- Only Base ISO should be used. Using high ISO is a sin; and
- Any camera brand other than Olympus handles high ISO.
Second, high ISO, which is usually close to the maximum ISO of the bodies, increases noise dramatically and decreases dynamic range. All digital cameras work this way. Selecting ISO values higher than base increases the light amplification factor of the sensor and internal image processor. You select higher ISOs because the scene is dimly lit, and you want to use a reasonable lens aperture and shutter speed, especially for hand-held photography. Greater amplification means greater noise in the final image.
Again, there is some truth to the claims against Olympus, especially at high ISO values starting at 3200 and higher. ISO 3200 is the maximum ISO for both the E-1 and the E-3, and at those apertures you get a tremendous amount of noise, banding, and other artifacts from the struggle to capture a decent photograph at those very low light levels.
But the truth, as always, is nuanced. For example, not everybody has to shoot at ISO 3200 and higher. If you do, then there's very few choices, and they come from Canon and Nikon and cost thousands of dollars more than any Olympus camera. At high ISOs ranging from 800 to 2000, however, the E-1, and especially the E-3, can produce quite reasonable, of not excellent, results.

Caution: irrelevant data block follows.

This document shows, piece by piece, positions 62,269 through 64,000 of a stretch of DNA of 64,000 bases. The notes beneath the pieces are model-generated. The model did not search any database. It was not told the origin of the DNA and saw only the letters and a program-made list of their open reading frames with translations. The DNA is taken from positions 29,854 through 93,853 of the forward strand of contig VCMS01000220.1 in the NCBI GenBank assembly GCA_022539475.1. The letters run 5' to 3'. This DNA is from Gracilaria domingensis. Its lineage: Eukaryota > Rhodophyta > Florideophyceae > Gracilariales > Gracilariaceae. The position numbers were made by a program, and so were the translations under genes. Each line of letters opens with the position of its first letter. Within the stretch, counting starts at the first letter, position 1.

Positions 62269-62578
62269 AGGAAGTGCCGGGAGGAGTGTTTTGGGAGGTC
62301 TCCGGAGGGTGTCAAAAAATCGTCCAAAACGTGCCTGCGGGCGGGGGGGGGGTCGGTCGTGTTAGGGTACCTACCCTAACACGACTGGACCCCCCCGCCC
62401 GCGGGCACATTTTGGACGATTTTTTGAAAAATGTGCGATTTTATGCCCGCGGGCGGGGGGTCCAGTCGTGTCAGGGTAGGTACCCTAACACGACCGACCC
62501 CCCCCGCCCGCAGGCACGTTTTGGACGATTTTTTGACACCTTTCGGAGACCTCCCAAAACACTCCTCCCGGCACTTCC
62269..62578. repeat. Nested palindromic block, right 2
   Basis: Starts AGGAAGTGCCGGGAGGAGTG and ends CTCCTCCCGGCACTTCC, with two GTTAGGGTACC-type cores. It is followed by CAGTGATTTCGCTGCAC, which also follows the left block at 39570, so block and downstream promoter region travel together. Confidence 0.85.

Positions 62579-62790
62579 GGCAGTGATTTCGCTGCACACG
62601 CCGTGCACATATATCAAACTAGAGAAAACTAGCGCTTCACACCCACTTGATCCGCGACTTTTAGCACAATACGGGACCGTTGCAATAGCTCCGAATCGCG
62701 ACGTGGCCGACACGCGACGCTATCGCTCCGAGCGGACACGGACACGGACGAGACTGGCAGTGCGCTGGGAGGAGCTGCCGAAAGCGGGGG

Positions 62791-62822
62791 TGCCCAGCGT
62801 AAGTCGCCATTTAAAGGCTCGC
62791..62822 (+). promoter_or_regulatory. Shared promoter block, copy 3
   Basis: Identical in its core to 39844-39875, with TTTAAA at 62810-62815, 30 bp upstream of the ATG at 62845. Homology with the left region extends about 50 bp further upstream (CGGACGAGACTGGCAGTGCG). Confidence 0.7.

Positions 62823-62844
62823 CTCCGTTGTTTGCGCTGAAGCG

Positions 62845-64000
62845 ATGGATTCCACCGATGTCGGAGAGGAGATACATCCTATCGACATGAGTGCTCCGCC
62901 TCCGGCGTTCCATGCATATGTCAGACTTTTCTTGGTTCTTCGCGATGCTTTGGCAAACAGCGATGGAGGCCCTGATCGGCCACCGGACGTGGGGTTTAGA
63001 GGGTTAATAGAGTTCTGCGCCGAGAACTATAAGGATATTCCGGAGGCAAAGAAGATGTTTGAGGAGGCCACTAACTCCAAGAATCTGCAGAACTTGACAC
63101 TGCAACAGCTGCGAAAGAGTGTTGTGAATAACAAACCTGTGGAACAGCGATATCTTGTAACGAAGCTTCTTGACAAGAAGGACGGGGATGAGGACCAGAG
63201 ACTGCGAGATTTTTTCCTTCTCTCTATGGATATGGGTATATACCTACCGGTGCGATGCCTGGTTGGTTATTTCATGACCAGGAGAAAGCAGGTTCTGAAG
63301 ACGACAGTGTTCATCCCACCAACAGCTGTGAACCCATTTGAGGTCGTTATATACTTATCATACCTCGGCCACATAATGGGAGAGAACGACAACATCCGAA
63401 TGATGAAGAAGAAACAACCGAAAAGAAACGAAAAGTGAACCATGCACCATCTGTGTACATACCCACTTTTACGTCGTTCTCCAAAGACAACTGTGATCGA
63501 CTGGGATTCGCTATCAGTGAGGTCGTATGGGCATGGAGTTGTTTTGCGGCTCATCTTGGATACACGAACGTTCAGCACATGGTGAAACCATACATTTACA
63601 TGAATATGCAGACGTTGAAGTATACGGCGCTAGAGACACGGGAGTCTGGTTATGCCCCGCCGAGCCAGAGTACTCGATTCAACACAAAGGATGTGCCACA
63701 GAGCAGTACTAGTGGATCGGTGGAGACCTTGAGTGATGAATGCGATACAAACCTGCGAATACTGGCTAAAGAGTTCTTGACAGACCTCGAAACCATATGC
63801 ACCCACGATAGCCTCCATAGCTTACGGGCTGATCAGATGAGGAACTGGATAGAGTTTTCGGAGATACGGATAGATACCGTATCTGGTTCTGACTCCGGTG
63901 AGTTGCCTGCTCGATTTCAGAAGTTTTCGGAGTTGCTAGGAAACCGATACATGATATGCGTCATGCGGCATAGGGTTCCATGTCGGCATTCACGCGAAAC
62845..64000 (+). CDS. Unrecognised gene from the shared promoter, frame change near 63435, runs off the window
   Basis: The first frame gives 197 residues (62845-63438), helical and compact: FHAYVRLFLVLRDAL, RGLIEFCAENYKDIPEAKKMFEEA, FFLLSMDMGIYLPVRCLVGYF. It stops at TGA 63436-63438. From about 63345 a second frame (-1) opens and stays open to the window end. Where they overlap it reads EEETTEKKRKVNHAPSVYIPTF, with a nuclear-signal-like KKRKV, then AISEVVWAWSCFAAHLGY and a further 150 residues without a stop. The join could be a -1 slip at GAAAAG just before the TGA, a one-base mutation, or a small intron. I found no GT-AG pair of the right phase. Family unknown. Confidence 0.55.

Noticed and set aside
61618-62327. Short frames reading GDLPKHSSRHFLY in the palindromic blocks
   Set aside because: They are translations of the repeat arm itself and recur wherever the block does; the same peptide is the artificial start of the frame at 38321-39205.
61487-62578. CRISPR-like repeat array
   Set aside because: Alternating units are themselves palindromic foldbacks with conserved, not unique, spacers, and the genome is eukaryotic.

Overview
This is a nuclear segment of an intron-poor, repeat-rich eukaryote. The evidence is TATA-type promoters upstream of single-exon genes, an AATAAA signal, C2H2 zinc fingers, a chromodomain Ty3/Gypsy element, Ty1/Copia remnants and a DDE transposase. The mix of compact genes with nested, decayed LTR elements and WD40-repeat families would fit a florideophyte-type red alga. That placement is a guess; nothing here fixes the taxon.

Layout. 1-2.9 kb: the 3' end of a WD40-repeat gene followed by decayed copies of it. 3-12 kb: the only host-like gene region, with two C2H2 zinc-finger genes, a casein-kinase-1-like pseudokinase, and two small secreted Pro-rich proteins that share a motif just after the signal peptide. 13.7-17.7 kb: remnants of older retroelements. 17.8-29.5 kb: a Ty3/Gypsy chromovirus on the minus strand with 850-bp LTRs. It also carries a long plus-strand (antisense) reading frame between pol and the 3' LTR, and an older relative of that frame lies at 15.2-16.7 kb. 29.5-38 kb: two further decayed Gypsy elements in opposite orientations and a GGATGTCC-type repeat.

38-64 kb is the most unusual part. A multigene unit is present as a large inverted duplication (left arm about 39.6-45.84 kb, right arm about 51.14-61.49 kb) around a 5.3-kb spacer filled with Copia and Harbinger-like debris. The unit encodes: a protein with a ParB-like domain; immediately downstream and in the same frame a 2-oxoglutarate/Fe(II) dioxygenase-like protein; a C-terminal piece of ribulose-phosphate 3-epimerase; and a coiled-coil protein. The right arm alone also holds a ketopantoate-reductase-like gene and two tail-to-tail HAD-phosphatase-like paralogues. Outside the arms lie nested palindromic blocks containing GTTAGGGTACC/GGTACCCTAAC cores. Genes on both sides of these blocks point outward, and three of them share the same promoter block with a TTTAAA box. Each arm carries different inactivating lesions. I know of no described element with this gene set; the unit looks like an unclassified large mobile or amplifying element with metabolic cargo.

Both images below of Ruby and Lulu were taken at high ISO as indicated on each photo. They were taken inside the house, in darker corners of the living room. The larger body of the E-3 provided dampening of shake, and in-body image stabilization was enabled. Thus, the higher ISO combined with IBIS helped to capture these images with minimal motion blurring (if any).
Olympus E-3, Zuiko 12-60mm, ISO 800, f/4, 1/25s
Olympus E-3, Zuiko 12-60mm, ISO 1600, f/4, 1/13s
What I have noticed recently is that the latest versions of Lightroom 3 (these were processed with LR 3.3) do a much better job of converting Olympus RAW into JPEG than do the E-1's and E-3's built-in JPEG engines. And there's nothing wrong with that. The E-1 was released in 2003, and the E-3 in 2007. While the built-in JPEG processing is good, PC-based JPEG engines in top-drawer image applications such as Lightroom will benefit from continuous improvement. So it shouldn't be surprising that at some point post-processing JPEG engines surpass in-camera JPEG engines.
Issues with banding and the peculiar artifacts due to internal camera JPEG processing are minimal or non-existent with Lightroom. Buying up-to-date PC-based post-processing software to take advantage of these advances can make the output of older camera gear look much better than what it seemingly was capable of when it was first released, and is a much cheaper alternative to replacing existing camera gear, if all you're primarily after is better image quality.